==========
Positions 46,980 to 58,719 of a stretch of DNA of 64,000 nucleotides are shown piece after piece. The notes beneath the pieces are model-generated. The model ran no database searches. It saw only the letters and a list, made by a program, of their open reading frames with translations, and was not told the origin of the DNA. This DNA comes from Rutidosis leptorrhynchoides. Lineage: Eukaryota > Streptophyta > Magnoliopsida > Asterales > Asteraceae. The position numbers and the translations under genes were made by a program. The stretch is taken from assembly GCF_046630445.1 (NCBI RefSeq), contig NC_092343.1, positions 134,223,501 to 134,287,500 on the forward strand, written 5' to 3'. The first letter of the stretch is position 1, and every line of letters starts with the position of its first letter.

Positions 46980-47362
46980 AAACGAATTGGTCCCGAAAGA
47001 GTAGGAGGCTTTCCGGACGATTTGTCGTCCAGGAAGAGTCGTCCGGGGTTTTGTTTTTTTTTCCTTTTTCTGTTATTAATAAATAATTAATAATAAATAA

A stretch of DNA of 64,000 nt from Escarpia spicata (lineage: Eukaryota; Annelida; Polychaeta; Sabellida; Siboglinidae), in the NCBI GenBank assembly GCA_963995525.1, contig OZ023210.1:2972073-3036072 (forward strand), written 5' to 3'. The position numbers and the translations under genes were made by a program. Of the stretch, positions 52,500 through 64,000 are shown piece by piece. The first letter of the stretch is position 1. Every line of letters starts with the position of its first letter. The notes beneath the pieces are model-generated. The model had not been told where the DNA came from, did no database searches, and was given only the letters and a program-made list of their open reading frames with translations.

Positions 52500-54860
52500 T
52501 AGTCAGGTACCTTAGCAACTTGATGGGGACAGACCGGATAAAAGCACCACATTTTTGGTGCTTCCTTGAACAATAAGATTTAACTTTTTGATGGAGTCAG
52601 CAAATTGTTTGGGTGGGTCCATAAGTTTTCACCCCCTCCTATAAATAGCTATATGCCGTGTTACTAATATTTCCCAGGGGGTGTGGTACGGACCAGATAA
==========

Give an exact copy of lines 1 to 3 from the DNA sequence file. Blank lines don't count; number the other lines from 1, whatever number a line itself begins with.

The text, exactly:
Positions 46,980 to 58,719 of a stretch of DNA of 64,000 nucleotides are shown piece after piece. The notes beneath the pieces are model-generated. The model ran no database searches. It saw only the letters and a list, made by a program, of their open reading frames with translations, and was not told the origin of the DNA. This DNA comes from Rutidosis leptorrhynchoides. Lineage: Eukaryota > Streptophyta > Magnoliopsida > Asterales > Asteraceae. The position numbers and the translations under genes were made by a program. The stretch is taken from assembly GCF_046630445.1 (NCBI RefSeq), contig NC_092343.1, positions 134,223,501 to 134,287,500 on the forward strand, written 5' to 3'. The first letter of the stretch is position 1, and every line of letters starts with the position of its first letter.

Positions 46980-47362
46980 AAACGAATTGGTCCCGAAAGA